. . . . . .3 Mozilla Public License (MPL) . .8 Slirp license . . . . .2. . . . . . . . . .4 MIT License . . . . . 280 . .2. . . . 232 . . . . . . . . . 279 . . .1. . . 249 250 15 Third-party materials and licenses 15. . . . . . . . . 15. . . 229 . . 243 . . .2. 15. . . . . . . . . . . . . . . . .8 (2009-03-10) 13.22Version 2. . . . . . . 15. 15. . . . .0. . 15. 15. . . . . . . .3a . . . .2. . . . . . . . . .2. . . . . . . . . .23Version 2. . .0. .14gSOAP Public License Version 1. . . . . . . . . 277 . . . 275 . . . . . . . . . 15. . . . 278 . . . . . . . . . . 244 . . . . . . . 15. . . . . . .9 liblzf license . . . 15. .19Version 2. . . . . . .0 (2008-12-17) 13. . . 289 . . . .1. . . . . . . . . . . . . . . . 291 16 VirtualBox privacy policy 293 Glossary 294 8 . . . . . . . . .2. 245 . . . . . . . . . . . . . . . . . . . .Contents 13. .2. . . . . . . . . . . . . . . . . . .4 (2009-02-16) 13. . . . .24Version 2. . . . . . . . . . .2. . . . . . . . . 15. . .2.17Version 2. .6 (2008-11-21) 13. . . . . . . . . 275 . . . .2. . . . . . . . . . . . . . . . . . . . .2. .0 (2008-09-04) . .19libjpeg License . . . . . 274 . . . . . . . . . 253 . . . . . . . . . . . . 241 . . . . . .0. . . . . . . . . . 253 . . . . . . . . .2 GNU Lesser General Public License (LGPL) 15. . . . .5 X Consortium License (X11) . . . . . .2. . . . . . . . . 276 . . . . . . . 15. . . . . 15.2. . . . . . . . . .21Version 2. . . . . . . . . . .0. . . . . . . . . . . . . . . 277 . . . . . . . . . . . . .2. . . . . . . . . . . . . . . . . . . 236 . .10libpng license . . . . . . . . .15Chromium licenses . 287 . . . . . .0. . . . . . . . . . . . . . . . . . . .2. . . . . . .2. . . . . . . . . . . . . 289 .15Version 2. . . . . . . . . . . . . . . . . . . .2. . . . . 15. . . . . . . . . . . . . . . . . . . .6 zlib license . . . . .11lwIP license . . . . . . . . 15.2 Licenses . 231 . . . . . . . . . . . . . . .1. . . . . . . . . . . . .13libxslt licenses . . . 279 . 15. . . . . .2. . . . .2. . . . . . . . . . .2. . . 238 . . . . . . . . . . . . . . . .1 GNU General Public License (GPL) . . 290 . 256 .4 (2008-10-24) 13. . 278 . . . . . . . 15. . . . . 15. . . . . . . . . . 267 .12libxml license . .2. . . .2 (2009-04-27) 13. . . . .7 OpenSSL license . 260 . . . . . . . . . . . . . .20Version 2. . .1 Materials . . . . . . .14Version 2. . . . . . . . . .18Version 2. . . . . . . 256 . . . . . . . .4 (2009-05-29) 13. .17libgd license . . .0 (2009-04-08) 13. . . . . . . . . . . . . .2. . . . . . . . . . . . . . . . . . . . . 15. . . . . . . . . . . . .18BSD license from Intel . .16Version 2. 247 . . . . . . . . . . . 14 Known limitations . 15. . . . . . . . . . .2 (2009-01-21) 13. . . . . . . . . . . . . . . . . . . . . . . . . . . . . . . . .2 (2008-09-12) 13. . . . . . . . .16curl license . .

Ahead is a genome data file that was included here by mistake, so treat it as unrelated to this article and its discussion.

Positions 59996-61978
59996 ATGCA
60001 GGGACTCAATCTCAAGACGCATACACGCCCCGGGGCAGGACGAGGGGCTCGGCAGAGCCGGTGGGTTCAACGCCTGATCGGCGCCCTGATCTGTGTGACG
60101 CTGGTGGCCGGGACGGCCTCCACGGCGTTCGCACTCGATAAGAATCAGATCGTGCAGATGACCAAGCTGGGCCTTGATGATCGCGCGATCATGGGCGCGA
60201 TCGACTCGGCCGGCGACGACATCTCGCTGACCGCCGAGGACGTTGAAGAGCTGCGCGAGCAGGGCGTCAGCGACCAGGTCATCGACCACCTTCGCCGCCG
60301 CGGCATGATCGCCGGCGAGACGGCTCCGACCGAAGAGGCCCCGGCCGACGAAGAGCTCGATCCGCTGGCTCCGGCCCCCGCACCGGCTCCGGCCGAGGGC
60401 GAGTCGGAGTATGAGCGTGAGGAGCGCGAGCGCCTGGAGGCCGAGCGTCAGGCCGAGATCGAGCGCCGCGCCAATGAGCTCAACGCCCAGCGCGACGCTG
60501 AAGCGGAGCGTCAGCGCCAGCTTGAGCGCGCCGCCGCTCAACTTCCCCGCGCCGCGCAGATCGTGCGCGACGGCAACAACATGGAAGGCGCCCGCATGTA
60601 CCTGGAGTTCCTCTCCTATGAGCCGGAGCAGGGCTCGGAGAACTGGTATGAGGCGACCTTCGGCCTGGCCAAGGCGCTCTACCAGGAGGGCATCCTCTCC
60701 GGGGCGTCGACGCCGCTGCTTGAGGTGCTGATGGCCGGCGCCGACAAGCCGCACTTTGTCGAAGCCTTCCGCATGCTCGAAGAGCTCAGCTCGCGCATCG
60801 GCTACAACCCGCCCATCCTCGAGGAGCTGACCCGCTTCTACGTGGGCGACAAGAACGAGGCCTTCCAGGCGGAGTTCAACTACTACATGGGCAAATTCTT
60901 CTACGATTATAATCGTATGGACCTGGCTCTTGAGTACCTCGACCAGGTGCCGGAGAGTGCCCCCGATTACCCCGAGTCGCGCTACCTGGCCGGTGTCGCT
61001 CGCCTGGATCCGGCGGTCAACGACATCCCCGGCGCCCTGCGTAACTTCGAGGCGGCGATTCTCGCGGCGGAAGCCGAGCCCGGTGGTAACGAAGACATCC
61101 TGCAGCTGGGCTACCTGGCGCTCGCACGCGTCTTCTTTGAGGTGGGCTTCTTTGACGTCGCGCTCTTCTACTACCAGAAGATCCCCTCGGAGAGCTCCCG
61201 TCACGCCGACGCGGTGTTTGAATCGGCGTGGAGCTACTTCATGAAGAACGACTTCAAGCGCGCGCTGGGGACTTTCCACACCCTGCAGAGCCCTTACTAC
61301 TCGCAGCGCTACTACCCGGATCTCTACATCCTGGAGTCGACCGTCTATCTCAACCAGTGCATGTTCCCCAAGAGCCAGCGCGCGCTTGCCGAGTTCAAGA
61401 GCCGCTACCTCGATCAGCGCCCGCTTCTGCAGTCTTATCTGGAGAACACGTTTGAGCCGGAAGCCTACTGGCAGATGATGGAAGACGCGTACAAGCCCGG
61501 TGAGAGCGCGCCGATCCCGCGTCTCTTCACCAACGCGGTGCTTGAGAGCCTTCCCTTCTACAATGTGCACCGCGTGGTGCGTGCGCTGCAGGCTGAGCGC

Mac. it extends the capabilities of your existing computer so that it can run multiple operating systems (inside multiple virtual machines) at the same time. 9 . all alongside your existing applications. but fortunately. installed on a Linux machine. Subsequent chapters will go into much more detail covering more powerful tools and features. you can run Windows and Linux on your Mac. run Windows Server 2008 on your Linux server. The following screenshot shows you how VirtualBox.1 First steps Welcome to Oracle VM VirtualBox! VirtualBox is a cross-platform virtualization application. You can install and run as many virtual machines as you like – the only practical limits are disk space and memory. What does that mean? For one thing. whether they are running Windows. for example. VirtualBox is deceptively simple yet also very powerful. is running Windows 7 in a virtual machine window: In this User Manual. Secondly. Linux or Solaris operating systems. we’ll begin simply with a quick introduction to virtualization and how to get your first virtual machine running with the easy-to-use VirtualBox graphical user interface. So. It can run everywhere from small embedded systems or desktop class machines all the way up to datacenter deployments and even Cloud environments. it installs on your existing Intel or AMD-based computers. it is not necessary to read the entire User Manual before you can use VirtualBox. and so on. run Linux on your Windows PC.